"Amma, I think Aditya really wanted to play with that dump truck. I think he did not understand when I told him that I was playing with it now. Actually his turn was over and now it was my turn. I think he did not understand that. I also did not tell him that.....And you know, actually he must have thought that I stole the dump truck - because he was crying so much - I think he must have thought that because I took it away when he was not looking....he did not know that I took it and suddenly when he looked, he saw me playing with his dump truck. I should have asked him, but I forgot!"

I did not understand completely and asked :"But why should you ask? The dump truck was yours right?" to which he replied:"No amma, it was actually his then because just before that, he was playing with it. I should have asked him if I could play with it."

I was shocked. Here I was being a typical adult - my perspective to the littlest of things clouded with my prior conditionings. I just could not understand the situation in that way, until my son put it all in perspective for me! I am really thankful to this experience of unschooling that is opening up my mind and helping me look at learning, understanding, sharing and so many other things in a new, different and beautiful light!

Tuesday, August 30, 2011


"You can never say how things are going to come next, but you can always say that I can do it, I can do it"
- 30th August 2011


"Life is like don't know what is going to happen next."
"Life on earth never ends........when something dies it just becomes another thing like a plant, insect, animal or human being..."
"We all have God inside us. When someone dies, God goes away from inside him and finds another God to make friends with in another thing...."
- 13th January 2012
"Love is doing something with happiness"
- Feb 1st 2012

" I am not my body. My body knows what it needs.....but sometimes it just doesn't tell me!"

- April 2013

Tuesday, July 19, 2011

Looking into the future......

Raghav was having a bath and as he usually does, was playing with the water and wasting quite a lot of it in the bargain. I immediately reminded him and recalled the documentary we had recently watched on conservation of resources.

He promptly said: "Amma! It is ok if we don't have water on Earth. Maybe by that time, all the other planets in the solar system will become like the Earth and we could go live there if we want to!"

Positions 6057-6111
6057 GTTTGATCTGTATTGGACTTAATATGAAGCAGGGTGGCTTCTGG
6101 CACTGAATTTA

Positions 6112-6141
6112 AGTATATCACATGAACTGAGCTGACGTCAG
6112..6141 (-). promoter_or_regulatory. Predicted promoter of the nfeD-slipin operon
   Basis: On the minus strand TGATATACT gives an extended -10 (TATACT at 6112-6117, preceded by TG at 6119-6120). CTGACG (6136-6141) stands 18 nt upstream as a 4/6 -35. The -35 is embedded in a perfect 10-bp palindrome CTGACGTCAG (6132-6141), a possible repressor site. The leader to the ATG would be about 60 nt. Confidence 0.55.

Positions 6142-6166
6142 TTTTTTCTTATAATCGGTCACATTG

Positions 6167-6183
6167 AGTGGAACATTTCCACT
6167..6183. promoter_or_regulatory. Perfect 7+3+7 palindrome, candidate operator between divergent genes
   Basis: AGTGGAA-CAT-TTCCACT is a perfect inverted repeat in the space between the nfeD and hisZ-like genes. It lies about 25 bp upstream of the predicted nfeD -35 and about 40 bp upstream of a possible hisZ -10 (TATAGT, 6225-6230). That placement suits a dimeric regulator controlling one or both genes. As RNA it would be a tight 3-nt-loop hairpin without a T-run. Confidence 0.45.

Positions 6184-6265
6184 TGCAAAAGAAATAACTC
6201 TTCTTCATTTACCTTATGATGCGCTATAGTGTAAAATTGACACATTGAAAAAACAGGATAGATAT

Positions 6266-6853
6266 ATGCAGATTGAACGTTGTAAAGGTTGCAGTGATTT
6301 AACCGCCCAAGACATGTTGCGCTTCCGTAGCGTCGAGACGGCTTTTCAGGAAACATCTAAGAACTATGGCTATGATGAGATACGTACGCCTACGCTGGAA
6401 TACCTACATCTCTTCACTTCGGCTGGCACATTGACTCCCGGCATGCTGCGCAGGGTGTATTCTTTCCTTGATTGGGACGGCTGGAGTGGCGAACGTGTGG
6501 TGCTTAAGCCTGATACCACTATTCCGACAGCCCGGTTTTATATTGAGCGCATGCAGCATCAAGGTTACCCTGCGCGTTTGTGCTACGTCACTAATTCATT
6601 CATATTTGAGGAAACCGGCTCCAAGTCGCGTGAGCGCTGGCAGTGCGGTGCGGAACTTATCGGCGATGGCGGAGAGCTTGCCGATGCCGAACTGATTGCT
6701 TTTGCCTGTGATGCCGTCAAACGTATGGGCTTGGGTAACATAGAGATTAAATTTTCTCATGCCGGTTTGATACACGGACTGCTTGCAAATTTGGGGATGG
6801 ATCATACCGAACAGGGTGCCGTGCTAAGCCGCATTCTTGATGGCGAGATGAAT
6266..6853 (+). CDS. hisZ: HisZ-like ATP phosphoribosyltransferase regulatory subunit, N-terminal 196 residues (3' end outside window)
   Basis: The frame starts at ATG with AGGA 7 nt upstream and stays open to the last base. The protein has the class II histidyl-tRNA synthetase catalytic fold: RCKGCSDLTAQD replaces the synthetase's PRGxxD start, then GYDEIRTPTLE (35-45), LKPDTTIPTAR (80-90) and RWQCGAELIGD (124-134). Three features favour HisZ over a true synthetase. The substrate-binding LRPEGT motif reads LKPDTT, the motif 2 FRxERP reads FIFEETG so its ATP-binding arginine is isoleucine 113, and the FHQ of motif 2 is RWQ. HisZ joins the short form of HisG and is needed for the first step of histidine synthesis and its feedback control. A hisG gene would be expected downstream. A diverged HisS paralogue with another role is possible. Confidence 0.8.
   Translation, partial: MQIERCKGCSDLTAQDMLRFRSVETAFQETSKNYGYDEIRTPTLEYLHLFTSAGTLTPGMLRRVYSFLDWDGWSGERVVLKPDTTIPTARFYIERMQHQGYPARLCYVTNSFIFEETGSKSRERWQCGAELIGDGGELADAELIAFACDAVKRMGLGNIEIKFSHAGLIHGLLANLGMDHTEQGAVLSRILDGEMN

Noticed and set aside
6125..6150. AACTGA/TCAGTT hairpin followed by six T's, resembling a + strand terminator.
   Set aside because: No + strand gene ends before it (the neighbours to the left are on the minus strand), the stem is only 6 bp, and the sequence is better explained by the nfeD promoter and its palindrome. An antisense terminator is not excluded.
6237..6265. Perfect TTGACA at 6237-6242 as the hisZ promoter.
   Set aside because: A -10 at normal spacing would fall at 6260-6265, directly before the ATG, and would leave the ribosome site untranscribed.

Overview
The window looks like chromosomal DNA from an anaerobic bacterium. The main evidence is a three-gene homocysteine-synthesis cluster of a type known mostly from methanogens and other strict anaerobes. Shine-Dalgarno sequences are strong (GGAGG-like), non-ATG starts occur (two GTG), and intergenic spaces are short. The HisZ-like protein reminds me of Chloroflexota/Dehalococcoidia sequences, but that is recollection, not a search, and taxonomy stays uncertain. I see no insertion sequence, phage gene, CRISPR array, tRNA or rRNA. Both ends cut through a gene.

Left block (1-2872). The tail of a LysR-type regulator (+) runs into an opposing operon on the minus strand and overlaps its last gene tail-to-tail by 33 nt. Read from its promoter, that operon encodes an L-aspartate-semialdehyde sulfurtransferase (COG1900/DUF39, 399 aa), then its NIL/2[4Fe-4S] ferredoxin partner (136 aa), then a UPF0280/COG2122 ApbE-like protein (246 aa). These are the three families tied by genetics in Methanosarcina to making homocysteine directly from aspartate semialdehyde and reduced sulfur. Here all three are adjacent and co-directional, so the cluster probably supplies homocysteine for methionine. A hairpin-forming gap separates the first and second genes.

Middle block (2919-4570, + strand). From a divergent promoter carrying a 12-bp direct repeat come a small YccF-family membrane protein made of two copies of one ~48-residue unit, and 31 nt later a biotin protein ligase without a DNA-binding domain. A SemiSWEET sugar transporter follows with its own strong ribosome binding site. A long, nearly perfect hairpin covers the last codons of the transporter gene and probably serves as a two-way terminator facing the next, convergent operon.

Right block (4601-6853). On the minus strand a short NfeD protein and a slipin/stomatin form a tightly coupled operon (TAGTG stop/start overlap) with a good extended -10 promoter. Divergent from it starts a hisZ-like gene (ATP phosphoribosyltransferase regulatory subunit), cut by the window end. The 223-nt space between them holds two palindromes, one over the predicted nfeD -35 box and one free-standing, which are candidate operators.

Now what do I say to that? I really don't know!

Thursday, June 2, 2011

The Invisible card

We were talking about making a thank you card for someone in the family. Raghav was keen to make one, but could not wait for me to finish off something before helping him get his pens and crayons.... so he promptly told me this:

"Amma! I have a brilliant idea! I will make an invisible card with this white paper. So I don't need any pens or crayons......I will just give this to them when they come and tell them that they have to find out what I have drawn and where!"

Now how can I have a child like this go to school you think?? Can you imagine what would happen if the teacher gave him a test or an exam sometime later on in life? I expect he would say: "How come you can't read the answers? I wrote them with invisible ink!" (or something like that!)

Thursday, March 10, 2011

Chaat sandwich! - any takers?

Raghav came up with this yummy recipe yesterday and had it for lunch! Why don't you try it too and give us your feedback?!

Mint chutney
boiled potatoes
coriander - finely chopped
sev / omapodi (fine)
bread slices

How to make it:
Butter the bread slices.
Spread the mint chutney on both slices
Cut the potatoes into thin circles / slices.
Put them on top of the chutney as a layer.
Sprinkle some coriander and sev on top.
Cover with the other slice of bread and give it a bite!
Really yummy!